During his recent talk on Young People and Anxiety, Dr Harry Barry focused on a particular topic that is affecting more and more young people, social anxiety. He highlighted why this is happening plus gave some tips to help counter it.
A Growing Epidemic
Social anxiety is more serious than many would think, to the extent that young people have taken their lives because of it. It is something that Dr Barry has seen continuously in people who have come to him for help. It looks set to become an epidemic in young people.
Why? Because young people aren’t building basic one to one empathy resilient skills. Smartphones and the virtual environment they create is one of the key reasons for this.
Social anxiety is a very crippling and disabling condition for young people where they suffer terrible anxiety in social situations over a long period of time.
All adolescents can be anxious, it’s a part of life. But anxiety is where this becomes extreme and they get paralysed about the fear of being judged by others (especially their peers) in a social situation.
It’s something that also affects adults as well. The really frustrating thing is that it is something that can be readily treated and doesn’t have to go down the road of tragedy.
Where it can occur
There are several situations where it can occur:
- When performing in front of people – One of the biggest pieces of advice Dr Barry gave for parents and for teachers is to never criticise a young person publically in a classroom as this can set them up for social anxiety for life. Many don’t understand this one moment can have such long term consequences
- Social interactions – This is the most common one. This is where the person becomes extremely anxious when interacting with others in a social setting, especially their peers. They go out with their friends and they’re absolutely paralysed. The danger for the socially anxious person is that others will see some seemingly obvious physical symptoms of anxiety and judge them accordingly (e.g. blushing, sweating, fidgeting).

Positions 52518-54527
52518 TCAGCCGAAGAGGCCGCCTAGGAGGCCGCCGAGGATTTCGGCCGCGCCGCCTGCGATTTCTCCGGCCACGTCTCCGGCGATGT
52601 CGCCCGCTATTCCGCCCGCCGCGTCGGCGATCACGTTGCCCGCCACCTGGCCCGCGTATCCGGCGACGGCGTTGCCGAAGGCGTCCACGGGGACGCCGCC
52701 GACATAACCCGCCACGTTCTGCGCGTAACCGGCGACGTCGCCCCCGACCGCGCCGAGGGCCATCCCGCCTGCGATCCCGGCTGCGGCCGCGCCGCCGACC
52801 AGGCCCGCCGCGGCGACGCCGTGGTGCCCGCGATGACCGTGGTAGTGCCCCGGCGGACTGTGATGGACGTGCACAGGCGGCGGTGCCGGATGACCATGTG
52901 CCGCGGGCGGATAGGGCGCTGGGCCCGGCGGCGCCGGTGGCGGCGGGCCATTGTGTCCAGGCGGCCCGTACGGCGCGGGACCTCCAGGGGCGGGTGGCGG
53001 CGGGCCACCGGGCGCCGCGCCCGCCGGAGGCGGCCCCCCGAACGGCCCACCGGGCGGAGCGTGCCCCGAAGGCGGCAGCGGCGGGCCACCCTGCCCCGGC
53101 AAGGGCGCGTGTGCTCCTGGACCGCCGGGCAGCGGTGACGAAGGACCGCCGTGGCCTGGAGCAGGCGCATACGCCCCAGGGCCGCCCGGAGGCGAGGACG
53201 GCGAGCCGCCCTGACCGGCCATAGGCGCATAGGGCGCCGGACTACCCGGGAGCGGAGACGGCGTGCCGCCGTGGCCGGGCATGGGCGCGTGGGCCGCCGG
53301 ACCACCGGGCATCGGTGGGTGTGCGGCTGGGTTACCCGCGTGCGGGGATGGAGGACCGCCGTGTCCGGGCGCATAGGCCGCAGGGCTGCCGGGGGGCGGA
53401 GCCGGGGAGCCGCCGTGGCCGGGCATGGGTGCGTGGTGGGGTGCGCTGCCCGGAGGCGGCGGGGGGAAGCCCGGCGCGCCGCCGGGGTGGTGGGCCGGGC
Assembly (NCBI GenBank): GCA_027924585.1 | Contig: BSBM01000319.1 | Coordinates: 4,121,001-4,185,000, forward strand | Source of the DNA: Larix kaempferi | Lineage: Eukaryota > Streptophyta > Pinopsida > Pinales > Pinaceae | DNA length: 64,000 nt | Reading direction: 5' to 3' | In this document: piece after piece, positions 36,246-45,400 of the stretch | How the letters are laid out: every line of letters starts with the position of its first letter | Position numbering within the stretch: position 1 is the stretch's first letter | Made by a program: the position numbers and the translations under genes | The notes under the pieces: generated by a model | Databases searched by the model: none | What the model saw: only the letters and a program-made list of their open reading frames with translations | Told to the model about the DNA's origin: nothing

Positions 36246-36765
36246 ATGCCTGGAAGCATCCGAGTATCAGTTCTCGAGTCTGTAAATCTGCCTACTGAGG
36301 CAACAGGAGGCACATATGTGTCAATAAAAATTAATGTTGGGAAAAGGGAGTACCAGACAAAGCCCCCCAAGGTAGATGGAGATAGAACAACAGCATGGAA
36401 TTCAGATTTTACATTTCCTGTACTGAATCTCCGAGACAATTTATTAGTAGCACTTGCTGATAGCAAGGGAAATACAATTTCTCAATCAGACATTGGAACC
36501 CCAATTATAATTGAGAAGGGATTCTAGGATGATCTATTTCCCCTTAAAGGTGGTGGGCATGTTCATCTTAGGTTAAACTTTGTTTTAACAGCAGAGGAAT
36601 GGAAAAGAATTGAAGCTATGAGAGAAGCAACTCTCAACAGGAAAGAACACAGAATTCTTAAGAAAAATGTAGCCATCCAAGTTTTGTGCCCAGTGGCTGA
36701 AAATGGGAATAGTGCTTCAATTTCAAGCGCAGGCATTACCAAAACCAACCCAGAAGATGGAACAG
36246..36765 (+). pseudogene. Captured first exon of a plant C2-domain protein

They worry others will think they’re very poor with conversation. The commonest phrases used were:
“They’ll think I’m boring”
or for girls
“They’ll think I’m weird”
Weak, useless & failure are the thoughts people with social anxiety have when they worry about what others are thinking about them.
They also create a list of behaviours to try and avoid this from happening. This can include rehearsing conversations before they even leave their home. When they are in a group they’ll stay on the fringes and if someone asks them a question they’ll start rehearsing what to say so that others won’t think they’re stupid. They’ll monitor people’s faces and when they go home they do a post mortem of how bad they did. This can go on day after day and week after week. Over a long period of time, this can be absolutely paralysing and the trouble is with smartphones so widely used this creates social anxiety as they lose those one to one verbal skills.
How to resolve Social Anxiety
The anxiety inspector – 5% to 8% of people in a group setting are socially anxious, the person has to walk around and see if they can spot the physical symptoms. Instead of worrying about what other people are trying to think about them they’re busy thinking about others.
The moral of the story is if you can’t find them, they can find you.
This kind of exercise is to get them to see the two rules of social anxiety:
- Social anxiety is about perception vs reality – The perception they have in social situations is false. The reality is
- People are self-obsessed and see nothing
People with social anxiety believe they’re walking with a high vis jacket, the reality is the other people are wondering:
“What’s for dinner tonight?”
“Who won the match?”
People don’t see these things the person thinks they do.
The conversation exercise is another one that can be used to help young people with anxiety.
Key Takeaway from the Talk
One of the most important things to remember about social anxiety as highlighted by Dr Barry is that it is eminently treatable in a short period of time.